Love It Or Hate It: Sleeping With The Enemy
By Sarah Spain
Originally published 4/1/08 on TheLoveOfSports.com
A few hours before the Chicago Cubs officially began their 2008 season, Ernie Banks, known throughout the world as Mr. Cub, was honored with a statue outside Wrigley Field. Banks spent his entire career –19 seasons—with the Cubs, and Monday his love affair with the city and the team was finally immortalized in steel and bronze.
At the ceremony, Banks boasted that he’s the only pro athlete to spend his entire career in one city (Chicago), under one mayor (Richard Daley), for one owner (P.K. Wrigley) and in one park (Wrigley Field). He finished by saying: “I played all my home games under one light, and that’s God’s light.”
That kind of loyalty (and eloquence) is hard to find these days.
Across the country, another player was remembered for his days with a Major League ball club. Jeff Conine, (who I’m told is known throughout South Florida as Mr. Marlin) signed a one-day contract with the Marlins Friday afternoon so that he could “technically” retire as a member of the team with whom he won two World Series rings. Before today’s season opener, Conine, who also played for Kansas City, Baltimore, Cincinnati and Philadelphia, addressed the home crowd, saying: "Even though I wore five different uniforms, I always considered myself a Florida Marlin.”
If Banks’ speech was a heartfelt love letter to a life-long spouse, Conine’s was a post-it note apologizing to a disgruntled wife for a few adulterous trysts.
Of course, Conine shouldn’t be blamed for switching teams more often than Anne Heche. In today’s world of professional sports few athletes are afforded the luxury of playing for one team and one team only. Those who can are forever associated with the town in which they made their name: Kirby Puckett, Walter Payton, Dan Marino, Steve Yzerman, John Elway and Cal Ripken, to name a few. Players these days barely have time to get to know their local groupies before they’re off to a new area code with new…well, you know how the song goes.
So what’s a modern day fan to do?
Is a kid who grew up idolizing the Red Sox’s Johnny Damon supposed to just forget about him because another team scooped him up in free agency? On the other hand, isn’t that same kid a traitor if he roots for the Yankees’ Johnny Damon?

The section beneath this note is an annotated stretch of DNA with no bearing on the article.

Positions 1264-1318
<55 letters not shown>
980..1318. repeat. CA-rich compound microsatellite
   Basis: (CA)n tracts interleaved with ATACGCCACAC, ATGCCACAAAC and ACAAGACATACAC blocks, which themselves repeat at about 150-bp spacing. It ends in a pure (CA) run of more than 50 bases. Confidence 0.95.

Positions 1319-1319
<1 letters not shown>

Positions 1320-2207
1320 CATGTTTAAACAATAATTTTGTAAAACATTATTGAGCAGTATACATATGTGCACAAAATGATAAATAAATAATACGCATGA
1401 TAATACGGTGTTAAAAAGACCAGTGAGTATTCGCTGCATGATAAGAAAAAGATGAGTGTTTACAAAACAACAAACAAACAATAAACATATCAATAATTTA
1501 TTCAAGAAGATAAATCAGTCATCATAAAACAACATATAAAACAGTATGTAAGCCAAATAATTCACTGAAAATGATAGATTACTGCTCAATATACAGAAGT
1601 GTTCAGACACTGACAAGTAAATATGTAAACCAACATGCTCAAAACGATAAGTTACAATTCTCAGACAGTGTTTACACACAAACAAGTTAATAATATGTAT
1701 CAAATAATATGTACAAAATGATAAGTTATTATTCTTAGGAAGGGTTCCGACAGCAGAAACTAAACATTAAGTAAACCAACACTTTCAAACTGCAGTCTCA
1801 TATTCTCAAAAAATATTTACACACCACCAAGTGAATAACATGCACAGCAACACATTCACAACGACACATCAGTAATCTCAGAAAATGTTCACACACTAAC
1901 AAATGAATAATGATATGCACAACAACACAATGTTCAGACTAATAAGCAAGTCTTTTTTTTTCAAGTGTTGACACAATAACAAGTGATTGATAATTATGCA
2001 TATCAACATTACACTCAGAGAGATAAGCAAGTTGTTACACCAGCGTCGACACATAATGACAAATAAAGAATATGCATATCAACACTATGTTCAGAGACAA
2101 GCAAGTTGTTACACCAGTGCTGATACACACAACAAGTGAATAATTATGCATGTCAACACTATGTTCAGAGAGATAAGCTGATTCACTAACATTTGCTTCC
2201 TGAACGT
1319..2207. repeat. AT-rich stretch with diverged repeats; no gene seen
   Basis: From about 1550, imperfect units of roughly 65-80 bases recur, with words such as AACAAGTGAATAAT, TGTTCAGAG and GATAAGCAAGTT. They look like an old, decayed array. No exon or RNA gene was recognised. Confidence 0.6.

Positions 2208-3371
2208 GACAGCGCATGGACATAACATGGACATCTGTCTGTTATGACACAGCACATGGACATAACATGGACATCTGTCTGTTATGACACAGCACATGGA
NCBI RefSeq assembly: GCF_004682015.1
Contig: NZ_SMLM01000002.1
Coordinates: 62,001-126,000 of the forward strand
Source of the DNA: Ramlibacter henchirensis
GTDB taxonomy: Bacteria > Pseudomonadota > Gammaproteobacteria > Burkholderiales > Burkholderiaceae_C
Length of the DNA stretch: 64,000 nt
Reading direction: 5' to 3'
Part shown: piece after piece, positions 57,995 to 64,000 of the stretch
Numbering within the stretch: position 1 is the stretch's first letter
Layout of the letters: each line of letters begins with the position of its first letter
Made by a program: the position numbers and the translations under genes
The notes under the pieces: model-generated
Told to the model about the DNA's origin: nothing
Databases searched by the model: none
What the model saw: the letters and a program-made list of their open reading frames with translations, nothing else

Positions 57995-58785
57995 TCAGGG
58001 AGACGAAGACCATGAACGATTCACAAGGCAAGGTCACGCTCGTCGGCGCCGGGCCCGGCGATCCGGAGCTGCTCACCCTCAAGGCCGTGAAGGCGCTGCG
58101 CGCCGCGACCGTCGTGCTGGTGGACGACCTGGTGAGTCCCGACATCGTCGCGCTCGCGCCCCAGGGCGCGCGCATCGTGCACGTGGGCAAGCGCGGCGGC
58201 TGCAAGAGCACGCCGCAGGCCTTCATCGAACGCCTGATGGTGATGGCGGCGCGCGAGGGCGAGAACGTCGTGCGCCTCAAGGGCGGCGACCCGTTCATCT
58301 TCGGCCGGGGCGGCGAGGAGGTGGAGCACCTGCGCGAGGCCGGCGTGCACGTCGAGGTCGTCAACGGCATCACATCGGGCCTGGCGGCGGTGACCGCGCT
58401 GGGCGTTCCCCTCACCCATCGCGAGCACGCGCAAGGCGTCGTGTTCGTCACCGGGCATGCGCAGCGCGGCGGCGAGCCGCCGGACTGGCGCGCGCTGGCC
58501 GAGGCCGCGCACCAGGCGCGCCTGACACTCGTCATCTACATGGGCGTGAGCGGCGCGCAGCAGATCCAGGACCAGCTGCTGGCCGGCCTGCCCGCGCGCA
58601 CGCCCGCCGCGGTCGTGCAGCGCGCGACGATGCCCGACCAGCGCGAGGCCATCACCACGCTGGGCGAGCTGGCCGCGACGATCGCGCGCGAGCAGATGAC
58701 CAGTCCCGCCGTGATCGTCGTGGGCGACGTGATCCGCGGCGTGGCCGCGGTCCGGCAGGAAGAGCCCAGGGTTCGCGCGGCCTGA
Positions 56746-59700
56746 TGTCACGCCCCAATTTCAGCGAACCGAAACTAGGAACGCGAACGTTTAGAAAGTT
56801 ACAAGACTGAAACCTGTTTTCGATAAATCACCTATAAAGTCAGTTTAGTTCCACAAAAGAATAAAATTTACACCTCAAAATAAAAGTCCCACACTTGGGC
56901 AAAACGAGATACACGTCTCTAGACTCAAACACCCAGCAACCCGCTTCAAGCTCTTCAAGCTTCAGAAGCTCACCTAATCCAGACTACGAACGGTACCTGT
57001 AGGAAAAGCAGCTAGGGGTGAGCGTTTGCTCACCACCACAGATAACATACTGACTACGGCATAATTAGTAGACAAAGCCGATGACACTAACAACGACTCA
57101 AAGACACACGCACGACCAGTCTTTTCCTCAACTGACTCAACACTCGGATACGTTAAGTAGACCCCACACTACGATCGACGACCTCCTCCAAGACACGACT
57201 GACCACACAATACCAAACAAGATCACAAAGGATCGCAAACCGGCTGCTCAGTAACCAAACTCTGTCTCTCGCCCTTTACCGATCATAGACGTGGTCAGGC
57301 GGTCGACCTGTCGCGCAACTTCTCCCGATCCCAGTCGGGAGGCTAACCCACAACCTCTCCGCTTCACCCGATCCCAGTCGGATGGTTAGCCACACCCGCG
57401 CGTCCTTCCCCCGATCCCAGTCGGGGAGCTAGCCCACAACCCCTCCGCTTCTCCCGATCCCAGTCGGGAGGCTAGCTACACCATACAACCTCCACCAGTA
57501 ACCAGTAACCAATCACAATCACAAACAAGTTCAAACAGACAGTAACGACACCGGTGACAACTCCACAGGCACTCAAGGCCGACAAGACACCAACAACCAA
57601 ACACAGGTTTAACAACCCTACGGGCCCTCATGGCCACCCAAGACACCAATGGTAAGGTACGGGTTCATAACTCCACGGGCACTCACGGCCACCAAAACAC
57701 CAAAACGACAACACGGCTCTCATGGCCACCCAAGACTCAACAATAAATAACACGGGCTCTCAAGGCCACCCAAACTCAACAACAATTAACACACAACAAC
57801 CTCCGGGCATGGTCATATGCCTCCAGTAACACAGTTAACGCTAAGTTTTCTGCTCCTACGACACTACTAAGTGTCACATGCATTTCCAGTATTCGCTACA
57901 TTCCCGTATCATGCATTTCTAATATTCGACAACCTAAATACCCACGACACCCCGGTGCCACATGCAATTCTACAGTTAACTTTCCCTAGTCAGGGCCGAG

What about Tom Glavine fans who burned their #47 jerseys when he left the team for the hated New York Mets? Now that he’s back in Atlanta is all forgiven, or will the Braves faithful always remember that Glavine chose money over loyalty?
Now that one of my favorite Bears, Bernard Berrian, has been lost in the free agent market to NFC North rivals, the Minnesota Vikings, I can’t very well cheer for him, can I? Even if deep down I love him, I’d have to hate myself for rooting for a Vike, right? Well…it’s just not that easy, is it.
Memories of a player can’t simply be erased when he changes teams, much in the same way memories of a lover aren't forgotten immediately after a break-up. That guy is still the guy who hit that game-winning homer or drained that series-winning three, even if he’s not technically your guy anymore. And really, what’s so bad about wanting the best for someone who gave his best to your team for years? Who can be faulted for wanting to hang on to the good times you had with your team’s former superstar? Why can't a girl sleep in a tent on the street outside her ex-boyfriend's apartment if they used to like camping a lot?
Not everyone can be as faithful as Ernie Banks but, thankfully, not everyone is as slutty as Jeff Conine. As for those guys in the middle, the players you used to love but who have now moved on, can you really "stay friends?"
Are Giants fans who secretly want Jeff Kent to have a career year with the Dodgers, in essence, sleeping with enemy? Are New England fans who like to see the Colts’ Adam Vinatieri succeed making cuckolds of their Pats? If you root for one guy and not his whole team, isn’t it kind of like hooking up outside of state lines or sleeping with someone else when you’re “on a break”—it’s not really cheating? If I invite Bernard Berrian into my proverbial boudoir, but I keep Adrian Peterson and company out of the house, will the Bears still have grounds for divorce?
Can you root for a player on a rival team or do you have to cut ties when your team does? Sleeping with the enemy, love it or hate it?